George Silverman’s Explanation by Charles Dickens

George Silverman’s Explanation by Charles Dickens Scanned and proofed by David Price GEORGE SILVERMAN’S EXPLANATION FIRST CHAPTER IT happened in this wise – But, sitting with my pen in my hand looking at those words again, without descrying any hint in them of the words that should follow, it comes into my mind that
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  • 1868
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George Silverman’s Explanation by Charles Dickens Scanned and proofed by David Price



IT happened in this wise –

But, sitting with my pen in my hand looking at those words again, without descrying any hint in them of the words that should follow, it comes into my mind that they have an abrupt appearance. They may serve, however, if I let them remain, to suggest how very difficult I find it to begin to explain my explanation. An uncouth phrase: and yet I do not see my way to a better.


IT happened in THIS wise –

But, looking at those words, and comparing them with my former opening, I find they are the self-same words repeated. This is the more surprising to me, because I employ them in quite a new connection. For indeed I declare that my intention was to discard the commencement I first had in my thoughts, and to give the preference to another of an entirely different nature, dating my explanation from an anterior period of my life. I will make a third trial, without erasing this second failure, protesting that it is not my design to conceal any of my infirmities, whether they be of head or heart.


NOT as yet directly aiming at how it came to pass, I will come upon it by degrees. The natural manner, after all, for God knows that is how it came upon me.

My parents were in a miserable condition of life, and my infant home was a cellar in Preston. I recollect the sound of father’s Lancashire clogs on the street pavement above, as being different in my young hearing from the sound of all other clogs; and I recollect, that, when mother came down the cellar-steps, I used tremblingly to speculate on her feet having a good or an ill- tempered look, – on her knees, – on her waist, – until finally her face came into view, and settled the question. From this it will be seen that I was timid, and that the cellar-steps were steep, and that the doorway was very low.

Mother had the gripe and clutch of poverty upon her face, upon her figure, and not least of all upon her voice. Her sharp and high- pitched words were squeezed out of her, as by the compression of bony fingers on a leathern bag; and she had a way of rolling her eyes about and about the cellar, as she scolded, that was gaunt and hungry. Father, with his shoulders rounded, would sit quiet on a three-legged stool, looking at the empty grate, until she would pluck the stool from under him, and bid him go bring some money home. Then he would dismally ascend the steps; and I, holding my ragged shirt and trousers together with a hand (my only braces), would feint and dodge from mother’s pursuing grasp at my hair.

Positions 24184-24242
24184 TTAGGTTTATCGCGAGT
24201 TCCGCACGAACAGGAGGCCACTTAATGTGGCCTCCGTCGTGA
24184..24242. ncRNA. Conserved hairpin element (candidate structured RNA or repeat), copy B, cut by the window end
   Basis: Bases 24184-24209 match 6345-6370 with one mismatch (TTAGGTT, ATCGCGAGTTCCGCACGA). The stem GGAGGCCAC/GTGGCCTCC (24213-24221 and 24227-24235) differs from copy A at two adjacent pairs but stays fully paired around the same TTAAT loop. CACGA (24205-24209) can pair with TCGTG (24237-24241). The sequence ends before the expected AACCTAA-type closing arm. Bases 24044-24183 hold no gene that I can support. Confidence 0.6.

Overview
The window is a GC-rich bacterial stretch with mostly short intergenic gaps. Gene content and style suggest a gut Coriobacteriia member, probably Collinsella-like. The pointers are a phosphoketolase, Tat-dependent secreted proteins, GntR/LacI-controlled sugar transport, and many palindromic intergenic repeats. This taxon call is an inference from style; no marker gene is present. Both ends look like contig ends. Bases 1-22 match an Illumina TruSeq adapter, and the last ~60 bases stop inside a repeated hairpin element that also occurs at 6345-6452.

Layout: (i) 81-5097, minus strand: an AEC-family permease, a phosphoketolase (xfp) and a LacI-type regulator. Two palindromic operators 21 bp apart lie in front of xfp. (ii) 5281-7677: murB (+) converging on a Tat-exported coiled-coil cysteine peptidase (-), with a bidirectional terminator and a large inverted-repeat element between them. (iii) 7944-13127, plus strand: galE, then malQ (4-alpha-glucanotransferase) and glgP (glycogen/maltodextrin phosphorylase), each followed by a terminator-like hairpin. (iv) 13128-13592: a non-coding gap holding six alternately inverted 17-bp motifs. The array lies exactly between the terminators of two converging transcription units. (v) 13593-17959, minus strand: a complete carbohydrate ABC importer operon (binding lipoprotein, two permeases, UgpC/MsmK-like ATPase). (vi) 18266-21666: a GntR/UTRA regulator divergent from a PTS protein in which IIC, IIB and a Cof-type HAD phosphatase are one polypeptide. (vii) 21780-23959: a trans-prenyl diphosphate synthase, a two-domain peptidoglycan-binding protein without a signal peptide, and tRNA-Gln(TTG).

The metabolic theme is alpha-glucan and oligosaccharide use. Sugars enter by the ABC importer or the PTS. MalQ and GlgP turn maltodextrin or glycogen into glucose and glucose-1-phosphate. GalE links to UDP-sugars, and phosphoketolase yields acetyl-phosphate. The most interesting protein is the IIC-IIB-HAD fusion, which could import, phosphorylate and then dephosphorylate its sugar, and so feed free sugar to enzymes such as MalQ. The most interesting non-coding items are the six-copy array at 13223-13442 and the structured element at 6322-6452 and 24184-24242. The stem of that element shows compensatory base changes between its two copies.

A worldly little devil was mother’s usual name for me. Whether I cried for that I was in the dark, or for that it was cold, or for that I was hungry, or whether I squeezed myself into a warm corner when there was a fire, or ate voraciously when there was food, she would still say, ‘O, you worldly little devil!’ And the sting of it was, that I quite well knew myself to be a worldly little devil. Worldly as to wanting to be housed and warmed, worldly as to wanting to be fed, worldly as to the greed with which I inwardly compared how much I got of those good things with how much father and mother got, when, rarely, those good things were going.

Sometimes they both went away seeking work; and then I would be locked up in the cellar for a day or two at a time. I was at my worldliest then. Left alone, I yielded myself up to a worldly yearning for enough of anything (except misery), and for the death of mother’s father, who was a machine-maker at Birmingham, and on whose decease, I had heard mother say, she would come into a whole courtful of houses ‘if she had her rights.’ Worldly little devil, I would stand about, musingly fitting my cold bare feet into cracked bricks and crevices of the damp cellar-floor, – walking over my grandfather’s body, so to speak, into the courtful of houses, and selling them for meat and drink, and clothes to wear.

At last a change came down into our cellar. The universal change came down even as low as that, – so will it mount to any height on which a human creature can perch, – and brought other changes with it.